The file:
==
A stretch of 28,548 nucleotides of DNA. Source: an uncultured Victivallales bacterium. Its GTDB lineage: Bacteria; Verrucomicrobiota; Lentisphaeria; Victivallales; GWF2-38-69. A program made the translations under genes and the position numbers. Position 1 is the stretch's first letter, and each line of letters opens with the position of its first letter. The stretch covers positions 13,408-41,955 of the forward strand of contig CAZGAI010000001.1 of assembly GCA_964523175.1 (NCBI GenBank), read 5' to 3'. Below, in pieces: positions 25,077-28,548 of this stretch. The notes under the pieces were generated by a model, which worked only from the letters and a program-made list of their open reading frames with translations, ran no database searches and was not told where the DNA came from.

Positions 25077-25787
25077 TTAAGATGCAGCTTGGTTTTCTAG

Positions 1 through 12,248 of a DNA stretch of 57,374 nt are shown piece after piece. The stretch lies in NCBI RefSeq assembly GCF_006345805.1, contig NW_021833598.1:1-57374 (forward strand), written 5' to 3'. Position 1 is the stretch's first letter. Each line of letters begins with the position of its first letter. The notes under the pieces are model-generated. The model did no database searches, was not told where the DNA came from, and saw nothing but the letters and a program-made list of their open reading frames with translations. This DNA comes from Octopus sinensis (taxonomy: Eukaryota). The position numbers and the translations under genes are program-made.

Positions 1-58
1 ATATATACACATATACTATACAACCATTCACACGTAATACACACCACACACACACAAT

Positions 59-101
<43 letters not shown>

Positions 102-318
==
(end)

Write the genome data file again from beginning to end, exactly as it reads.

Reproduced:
A stretch of 28,548 nucleotides of DNA. Source: an uncultured Victivallales bacterium. Its GTDB lineage: Bacteria; Verrucomicrobiota; Lentisphaeria; Victivallales; GWF2-38-69. A program made the translations under genes and the position numbers. Position 1 is the stretch's first letter, and each line of letters opens with the position of its first letter. The stretch covers positions 13,408-41,955 of the forward strand of contig CAZGAI010000001.1 of assembly GCA_964523175.1 (NCBI GenBank), read 5' to 3'. Below, in pieces: positions 25,077-28,548 of this stretch. The notes under the pieces were generated by a model, which worked only from the letters and a program-made list of their open reading frames with translations, ran no database searches and was not told where the DNA came from.

Positions 25077-25787
25077 TTAAGATGCAGCTTGGTTTTCTAG

Positions 1 through 12,248 of a DNA stretch of 57,374 nt are shown piece after piece. The stretch lies in NCBI RefSeq assembly GCF_006345805.1, contig NW_021833598.1:1-57374 (forward strand), written 5' to 3'. Position 1 is the stretch's first letter. Each line of letters begins with the position of its first letter. The notes under the pieces are model-generated. The model did no database searches, was not told where the DNA came from, and saw nothing but the letters and a program-made list of their open reading frames with translations. This DNA comes from Octopus sinensis (taxonomy: Eukaryota). The position numbers and the translations under genes are program-made.

Positions 1-58
1 ATATATACACATATACTATACAACCATTCACACGTAATACACACCACACACACACAAT

Positions 59-101
<43 letters not shown>

Positions 102-318